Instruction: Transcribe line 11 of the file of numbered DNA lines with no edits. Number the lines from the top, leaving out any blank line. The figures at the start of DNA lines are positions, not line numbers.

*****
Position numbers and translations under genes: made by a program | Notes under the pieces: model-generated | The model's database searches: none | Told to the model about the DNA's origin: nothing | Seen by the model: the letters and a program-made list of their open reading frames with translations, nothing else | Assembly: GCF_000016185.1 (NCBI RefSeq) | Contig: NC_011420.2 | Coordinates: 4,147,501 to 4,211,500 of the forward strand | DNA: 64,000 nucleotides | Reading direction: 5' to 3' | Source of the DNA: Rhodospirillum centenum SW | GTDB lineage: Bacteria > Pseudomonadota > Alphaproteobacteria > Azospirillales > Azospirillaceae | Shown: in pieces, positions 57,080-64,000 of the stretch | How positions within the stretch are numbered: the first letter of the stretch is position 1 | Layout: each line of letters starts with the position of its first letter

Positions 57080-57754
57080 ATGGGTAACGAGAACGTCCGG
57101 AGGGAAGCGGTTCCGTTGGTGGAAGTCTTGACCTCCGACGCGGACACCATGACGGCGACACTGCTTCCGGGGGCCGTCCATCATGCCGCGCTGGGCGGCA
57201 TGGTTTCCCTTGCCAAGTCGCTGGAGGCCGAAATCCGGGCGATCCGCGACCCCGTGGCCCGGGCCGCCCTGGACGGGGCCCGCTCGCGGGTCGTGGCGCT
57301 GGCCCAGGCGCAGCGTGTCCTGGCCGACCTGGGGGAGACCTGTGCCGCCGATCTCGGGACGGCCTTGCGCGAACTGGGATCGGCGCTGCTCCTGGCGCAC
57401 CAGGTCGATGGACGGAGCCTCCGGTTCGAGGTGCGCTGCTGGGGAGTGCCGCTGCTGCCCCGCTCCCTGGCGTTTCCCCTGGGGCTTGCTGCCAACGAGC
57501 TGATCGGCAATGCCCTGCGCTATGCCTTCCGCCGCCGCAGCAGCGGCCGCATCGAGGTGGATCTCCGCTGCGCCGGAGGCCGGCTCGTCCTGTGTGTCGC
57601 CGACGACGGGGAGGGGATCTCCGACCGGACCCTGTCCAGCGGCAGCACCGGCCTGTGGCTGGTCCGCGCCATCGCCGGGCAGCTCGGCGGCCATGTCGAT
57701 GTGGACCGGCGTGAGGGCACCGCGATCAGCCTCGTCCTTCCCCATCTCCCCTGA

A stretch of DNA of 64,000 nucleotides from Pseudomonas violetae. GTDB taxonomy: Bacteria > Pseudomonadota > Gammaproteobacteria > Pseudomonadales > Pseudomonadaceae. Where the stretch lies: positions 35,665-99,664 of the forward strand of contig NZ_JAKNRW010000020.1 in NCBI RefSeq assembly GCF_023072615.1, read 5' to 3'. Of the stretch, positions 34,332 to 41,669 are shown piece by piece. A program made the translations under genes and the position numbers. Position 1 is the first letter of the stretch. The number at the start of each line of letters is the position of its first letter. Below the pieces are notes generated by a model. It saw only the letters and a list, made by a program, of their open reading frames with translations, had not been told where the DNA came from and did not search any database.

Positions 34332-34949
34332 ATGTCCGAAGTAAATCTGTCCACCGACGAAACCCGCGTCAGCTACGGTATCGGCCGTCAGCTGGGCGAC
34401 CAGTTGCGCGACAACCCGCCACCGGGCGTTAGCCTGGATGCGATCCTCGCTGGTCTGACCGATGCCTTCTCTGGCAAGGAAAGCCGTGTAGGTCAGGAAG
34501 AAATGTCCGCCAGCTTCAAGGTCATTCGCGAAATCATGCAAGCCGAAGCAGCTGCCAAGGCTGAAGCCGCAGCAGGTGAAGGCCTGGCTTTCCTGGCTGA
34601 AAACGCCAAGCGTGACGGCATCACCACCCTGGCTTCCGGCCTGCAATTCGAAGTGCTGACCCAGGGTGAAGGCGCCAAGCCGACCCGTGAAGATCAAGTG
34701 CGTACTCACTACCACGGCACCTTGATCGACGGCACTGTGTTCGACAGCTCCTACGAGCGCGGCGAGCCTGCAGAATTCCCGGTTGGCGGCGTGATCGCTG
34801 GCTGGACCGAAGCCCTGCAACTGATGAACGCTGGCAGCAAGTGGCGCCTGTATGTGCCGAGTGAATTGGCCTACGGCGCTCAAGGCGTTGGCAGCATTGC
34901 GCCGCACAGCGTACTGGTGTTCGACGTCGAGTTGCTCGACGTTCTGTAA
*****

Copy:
A stretch of DNA of 64,000 nucleotides from Pseudomonas violetae. GTDB taxonomy: Bacteria > Pseudomonadota > Gammaproteobacteria > Pseudomonadales > Pseudomonadaceae. Where the stretch lies: positions 35,665-99,664 of the forward strand of contig NZ_JAKNRW010000020.1 in NCBI RefSeq assembly GCF_023072615.1, read 5' to 3'. Of the stretch, positions 34,332 to 41,669 are shown piece by piece. A program made the translations under genes and the position numbers. Position 1 is the first letter of the stretch. The number at the start of each line of letters is the position of its first letter. Below the pieces are notes generated by a model. It saw only the letters and a list, made by a program, of their open reading frames with translations, had not been told where the DNA came from and did not search any database.